Thus it is only those who follow the standards derived from God who actually love Christ and abide with Him.
The problem with Bro. Young’s sixth problem is that he sees it as a problem. Yes, our standards can define us, but isn’t that a good thing? Wouldn’t it be great to be known as a man who obeys God perfectly? It is true that following standards derived from God will cause the proud in this world to hold us in derision (Psalm 119:51), but those that fear God will be glad of our testimony (Psalm 119:74) and rally to our example (Psalm 119:79).
I am glad that Bro. Young is in favor of Christians having standards in their lives, but I think that he has done a disservice to his brothers in Christ by writing this article. By not distinguishing between those standards which are derived from God and those which are derived from men, Bro. Young has (unintentionally I’m sure) encouraged and emboldened those who wish to be “free” of both classes of standards.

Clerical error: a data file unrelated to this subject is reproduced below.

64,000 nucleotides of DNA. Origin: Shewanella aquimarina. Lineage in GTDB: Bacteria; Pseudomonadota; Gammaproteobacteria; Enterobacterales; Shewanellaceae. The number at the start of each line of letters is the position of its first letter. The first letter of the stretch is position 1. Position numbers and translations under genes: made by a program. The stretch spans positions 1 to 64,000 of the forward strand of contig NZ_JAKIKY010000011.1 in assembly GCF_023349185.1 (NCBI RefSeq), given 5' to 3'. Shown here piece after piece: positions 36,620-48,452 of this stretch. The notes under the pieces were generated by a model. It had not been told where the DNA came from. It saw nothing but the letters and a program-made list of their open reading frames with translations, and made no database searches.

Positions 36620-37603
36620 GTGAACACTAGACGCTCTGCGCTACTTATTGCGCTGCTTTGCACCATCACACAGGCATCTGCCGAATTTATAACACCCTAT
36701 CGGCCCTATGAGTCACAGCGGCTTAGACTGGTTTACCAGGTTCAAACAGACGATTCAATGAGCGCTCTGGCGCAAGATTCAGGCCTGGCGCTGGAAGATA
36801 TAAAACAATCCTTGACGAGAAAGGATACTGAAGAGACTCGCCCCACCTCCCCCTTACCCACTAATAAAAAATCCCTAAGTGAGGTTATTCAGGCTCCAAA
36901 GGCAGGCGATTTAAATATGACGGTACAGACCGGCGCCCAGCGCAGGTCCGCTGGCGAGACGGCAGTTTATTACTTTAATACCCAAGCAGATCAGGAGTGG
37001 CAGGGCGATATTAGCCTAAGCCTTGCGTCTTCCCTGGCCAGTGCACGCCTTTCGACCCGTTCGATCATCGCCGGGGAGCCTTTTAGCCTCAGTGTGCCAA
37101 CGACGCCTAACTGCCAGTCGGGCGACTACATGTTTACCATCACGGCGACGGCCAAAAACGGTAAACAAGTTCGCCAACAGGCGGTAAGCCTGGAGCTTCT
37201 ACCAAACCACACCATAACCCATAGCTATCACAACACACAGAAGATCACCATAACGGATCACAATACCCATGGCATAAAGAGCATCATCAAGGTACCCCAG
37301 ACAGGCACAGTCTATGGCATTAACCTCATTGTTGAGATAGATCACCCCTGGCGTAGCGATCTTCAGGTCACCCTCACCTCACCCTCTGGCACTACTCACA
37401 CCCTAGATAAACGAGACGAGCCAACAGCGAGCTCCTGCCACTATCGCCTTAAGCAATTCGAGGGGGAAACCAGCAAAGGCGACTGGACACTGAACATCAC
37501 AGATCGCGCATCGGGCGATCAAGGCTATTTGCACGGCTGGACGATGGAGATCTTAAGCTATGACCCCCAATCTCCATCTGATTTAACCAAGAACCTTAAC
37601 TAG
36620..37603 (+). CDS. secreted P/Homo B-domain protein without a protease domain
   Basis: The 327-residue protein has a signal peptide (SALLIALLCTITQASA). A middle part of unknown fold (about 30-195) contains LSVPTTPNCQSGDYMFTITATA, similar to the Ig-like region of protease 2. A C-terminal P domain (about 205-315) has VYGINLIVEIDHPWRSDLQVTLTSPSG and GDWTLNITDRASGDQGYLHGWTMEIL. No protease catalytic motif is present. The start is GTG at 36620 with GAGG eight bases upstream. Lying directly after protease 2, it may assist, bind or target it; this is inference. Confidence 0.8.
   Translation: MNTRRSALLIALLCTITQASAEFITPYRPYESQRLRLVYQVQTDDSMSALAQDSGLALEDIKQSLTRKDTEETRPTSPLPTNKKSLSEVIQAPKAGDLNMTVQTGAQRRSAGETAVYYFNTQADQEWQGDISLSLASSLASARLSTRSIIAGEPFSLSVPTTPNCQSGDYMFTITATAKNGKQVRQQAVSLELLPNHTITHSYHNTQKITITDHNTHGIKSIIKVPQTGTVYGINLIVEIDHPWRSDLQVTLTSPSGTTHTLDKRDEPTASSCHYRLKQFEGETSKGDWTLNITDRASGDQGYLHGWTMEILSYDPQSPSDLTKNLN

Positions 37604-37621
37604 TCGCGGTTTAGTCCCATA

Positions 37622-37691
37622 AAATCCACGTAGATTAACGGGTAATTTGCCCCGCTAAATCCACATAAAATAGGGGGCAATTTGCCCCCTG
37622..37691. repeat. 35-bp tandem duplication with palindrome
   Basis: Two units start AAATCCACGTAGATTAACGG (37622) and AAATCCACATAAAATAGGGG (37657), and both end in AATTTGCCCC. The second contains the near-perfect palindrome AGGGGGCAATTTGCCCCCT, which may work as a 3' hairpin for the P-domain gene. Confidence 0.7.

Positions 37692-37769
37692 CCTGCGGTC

In reality, however, there is no freedom apart from abiding in God, and it is only those who obey His standards who are actually abiding in and fellowshipping with Him. We can afford to be flexible regarding those standards which we develop in response to our own weaknesses or the wickedness of the culture around us, but we can never afford to introduce flexibility into those standards which are derived from a careful study of God’s Word.
I shared a link to this article with Bro. Young, and he has written back this very gracious and humble reply:
"Hello Bro. Fortenberry: Thanks for your comment and thanks for drawing attention to the difference in how different standards can be approached differently and can make a difference as well. I appreciate your thoughts very much. It would be very true that 'man-derived' standards and 'God-commanded' ones should be differentiated. I will be following up my blog later addressing that very matter. I have thought through Acts 15-16 where these matters were addressed in the local churches of the first century and will also be discussing that in a coming blog. Thanks for your writing. Your blog has a ton of great material! Your sincere friend, Dave"